2007 media releases
Draft guidelines released for new R&D tax credit
20 December 2007
Inland Revenue has released draft guidelines for businesses wishing to apply for the new 15 per cent research and development (R&D) tax credit.
Interested parties are invited to give feedback to Inland Revenue by 8 February 2008 on the draft guidelines, which are on the Inland Revenue website at http://www.ird.govt.nz/public-consultation/
Legislation introducing the new 15 per cent business R&D tax credit was passed by Parliament last week.
The tax credit will take effect from the start of the 2008/09 income tax year and will give eligible businesses back 15 cents in every dollar they spend on R&D that meets certain criteria.
Commissioner of Inland Revenue Bob Russell said that the department had talked to many interested people about how the organisation could provide guidance and support. "Their feedback has shaped development of a draft R&D tax credit guide that will provide comprehensive information and examples to help people through the record-keeping and filing requirements of the regime."
"We're designing it so people can quickly determine whether they are eligible or not. It will include an executive summary with a decision tree to help them determine their eligibility without having to dig too deep."
The R&D tax credit will be filed online. ''We are building a system that will allow businesses to go online, self-assess their eligibility and file a detailed statement,'' said Mr Russell.
To get the tax credit, a business will need to file its income tax return, along with a supporting detailed statement about its R&D, by its normal filing date.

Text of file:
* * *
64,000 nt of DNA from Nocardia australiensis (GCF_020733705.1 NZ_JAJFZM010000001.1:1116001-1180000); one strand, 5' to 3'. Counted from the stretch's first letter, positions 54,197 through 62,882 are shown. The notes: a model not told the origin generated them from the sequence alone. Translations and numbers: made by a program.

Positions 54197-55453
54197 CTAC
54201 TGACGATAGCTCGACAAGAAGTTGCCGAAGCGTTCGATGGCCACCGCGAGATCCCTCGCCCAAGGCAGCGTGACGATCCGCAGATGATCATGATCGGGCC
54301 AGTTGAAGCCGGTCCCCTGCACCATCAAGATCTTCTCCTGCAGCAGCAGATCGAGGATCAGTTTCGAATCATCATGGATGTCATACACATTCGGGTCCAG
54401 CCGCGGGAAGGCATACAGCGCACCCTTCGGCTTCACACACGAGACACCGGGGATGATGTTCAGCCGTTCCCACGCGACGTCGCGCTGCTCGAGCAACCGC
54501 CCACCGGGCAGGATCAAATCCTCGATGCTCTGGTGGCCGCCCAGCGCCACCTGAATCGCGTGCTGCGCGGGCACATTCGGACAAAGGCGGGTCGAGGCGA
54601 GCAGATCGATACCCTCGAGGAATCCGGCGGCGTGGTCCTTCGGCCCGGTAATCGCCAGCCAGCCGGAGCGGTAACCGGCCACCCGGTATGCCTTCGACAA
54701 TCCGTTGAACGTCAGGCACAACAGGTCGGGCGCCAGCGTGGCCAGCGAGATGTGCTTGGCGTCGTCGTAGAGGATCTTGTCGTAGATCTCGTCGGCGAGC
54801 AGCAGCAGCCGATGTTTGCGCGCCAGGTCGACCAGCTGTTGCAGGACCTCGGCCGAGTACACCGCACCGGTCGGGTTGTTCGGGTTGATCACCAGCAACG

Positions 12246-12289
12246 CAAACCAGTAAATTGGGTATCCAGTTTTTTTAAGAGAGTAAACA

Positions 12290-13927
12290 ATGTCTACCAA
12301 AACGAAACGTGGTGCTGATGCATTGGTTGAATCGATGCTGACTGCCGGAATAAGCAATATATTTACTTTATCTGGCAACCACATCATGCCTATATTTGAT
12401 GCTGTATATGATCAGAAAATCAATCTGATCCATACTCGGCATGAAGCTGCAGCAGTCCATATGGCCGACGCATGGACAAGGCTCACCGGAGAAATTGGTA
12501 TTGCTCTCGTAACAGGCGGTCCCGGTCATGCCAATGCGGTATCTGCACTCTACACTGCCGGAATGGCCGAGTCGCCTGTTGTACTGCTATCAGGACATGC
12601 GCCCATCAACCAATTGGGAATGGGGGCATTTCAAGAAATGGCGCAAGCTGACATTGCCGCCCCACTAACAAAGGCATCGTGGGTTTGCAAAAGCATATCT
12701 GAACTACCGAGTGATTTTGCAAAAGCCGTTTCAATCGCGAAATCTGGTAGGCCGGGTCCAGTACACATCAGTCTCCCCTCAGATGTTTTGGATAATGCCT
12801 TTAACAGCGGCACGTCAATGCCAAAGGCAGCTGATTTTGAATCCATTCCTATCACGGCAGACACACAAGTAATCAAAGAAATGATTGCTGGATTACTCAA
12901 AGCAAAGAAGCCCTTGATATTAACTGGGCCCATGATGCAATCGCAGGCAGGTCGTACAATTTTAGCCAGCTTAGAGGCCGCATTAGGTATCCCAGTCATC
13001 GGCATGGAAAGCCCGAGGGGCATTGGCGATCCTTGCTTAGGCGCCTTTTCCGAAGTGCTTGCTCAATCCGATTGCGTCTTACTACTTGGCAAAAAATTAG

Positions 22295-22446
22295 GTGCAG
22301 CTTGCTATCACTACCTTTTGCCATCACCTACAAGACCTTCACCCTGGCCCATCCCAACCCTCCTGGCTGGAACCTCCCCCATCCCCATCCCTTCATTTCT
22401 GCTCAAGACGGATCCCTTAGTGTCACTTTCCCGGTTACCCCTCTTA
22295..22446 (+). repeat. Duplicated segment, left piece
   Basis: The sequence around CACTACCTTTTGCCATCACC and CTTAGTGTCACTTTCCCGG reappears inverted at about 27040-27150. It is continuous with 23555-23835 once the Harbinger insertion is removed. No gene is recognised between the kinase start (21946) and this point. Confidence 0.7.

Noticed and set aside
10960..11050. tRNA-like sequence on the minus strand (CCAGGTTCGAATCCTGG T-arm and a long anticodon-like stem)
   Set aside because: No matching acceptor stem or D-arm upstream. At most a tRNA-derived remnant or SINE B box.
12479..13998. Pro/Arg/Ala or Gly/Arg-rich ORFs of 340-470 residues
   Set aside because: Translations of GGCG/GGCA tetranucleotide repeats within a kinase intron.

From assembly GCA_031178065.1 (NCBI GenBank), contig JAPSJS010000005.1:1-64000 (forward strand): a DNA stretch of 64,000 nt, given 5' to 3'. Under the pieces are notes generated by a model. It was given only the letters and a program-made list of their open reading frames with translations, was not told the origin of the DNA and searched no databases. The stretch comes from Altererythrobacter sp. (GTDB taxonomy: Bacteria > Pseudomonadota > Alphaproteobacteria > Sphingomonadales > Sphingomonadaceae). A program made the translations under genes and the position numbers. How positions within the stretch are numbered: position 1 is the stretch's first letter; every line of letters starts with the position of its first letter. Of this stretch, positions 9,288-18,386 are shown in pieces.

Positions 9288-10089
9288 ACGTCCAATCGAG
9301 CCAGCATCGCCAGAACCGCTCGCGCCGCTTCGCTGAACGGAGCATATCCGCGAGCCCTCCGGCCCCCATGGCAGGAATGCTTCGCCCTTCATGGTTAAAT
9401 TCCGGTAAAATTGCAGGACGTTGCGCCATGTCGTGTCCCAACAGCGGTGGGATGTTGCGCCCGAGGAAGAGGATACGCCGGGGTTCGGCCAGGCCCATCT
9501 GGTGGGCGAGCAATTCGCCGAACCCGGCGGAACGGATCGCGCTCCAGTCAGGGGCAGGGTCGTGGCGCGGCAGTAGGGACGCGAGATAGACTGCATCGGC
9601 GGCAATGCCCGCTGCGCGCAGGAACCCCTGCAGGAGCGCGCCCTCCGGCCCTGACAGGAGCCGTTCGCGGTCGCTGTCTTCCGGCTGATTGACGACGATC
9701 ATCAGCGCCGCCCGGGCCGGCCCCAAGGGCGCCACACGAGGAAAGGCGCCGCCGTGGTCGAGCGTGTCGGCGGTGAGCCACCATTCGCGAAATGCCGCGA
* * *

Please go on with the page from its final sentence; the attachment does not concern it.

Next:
"This means businesses will need to maintain robust records showing they have followed accepted research practice that includes formulating an hypothesis, testing it, and observing and evaluating the results,'' said Mr Russell. ''They will also need to record any supporting expenditure such as staff salaries, depreciation and overheads."
The definition of R&D for the tax credit is narrower than R&D as it is commonly understood, he said. It differs from the rules governing tax-deductible R&D, and the criteria used by agencies that give R&D grants.
To be eligible, the R&D must meet three key tests relating to the business itself, the activity and the amount spent on R&D. The business must operate in New Zealand, and R&D activities must be related to business activities. The business must also control the R&D, bear the financial risk, and own the results. It generally must also spend more than $20,000.
"We're looking forward to ongoing dialogue with tax professionals and the business community around all aspects of the tax credit,'' Mr Russell said. ''We encourage interested parties to have their say."
For more information:
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- Hamilton JP jailed for two years for $1.1 million tax evasion
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- Businessman who "undercut the opposition" jailed for tax fraud
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- Tiler in court for keeping staff tax payments
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- Tax agent fined $10,000 for refusing to cooperate with Inland Revenue
- Early Working for Families Tax Credits payments
- Nelson man in court for not passing on employees' tax payments
- Tax season underway
- Businesses foolish to try to suppress details of income
- Dairy owner in court for cheating on taxes over seven years
- Two years' prison for 146 tax offences
- Refusing to cooperate with Inland Revenue lands couple in court
- Prison sentence upholds integrity of tax system, says Inland Revenue
- Early family assistance payments
- Tax payments due on 7 February
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Date published: 20 Dec 2007
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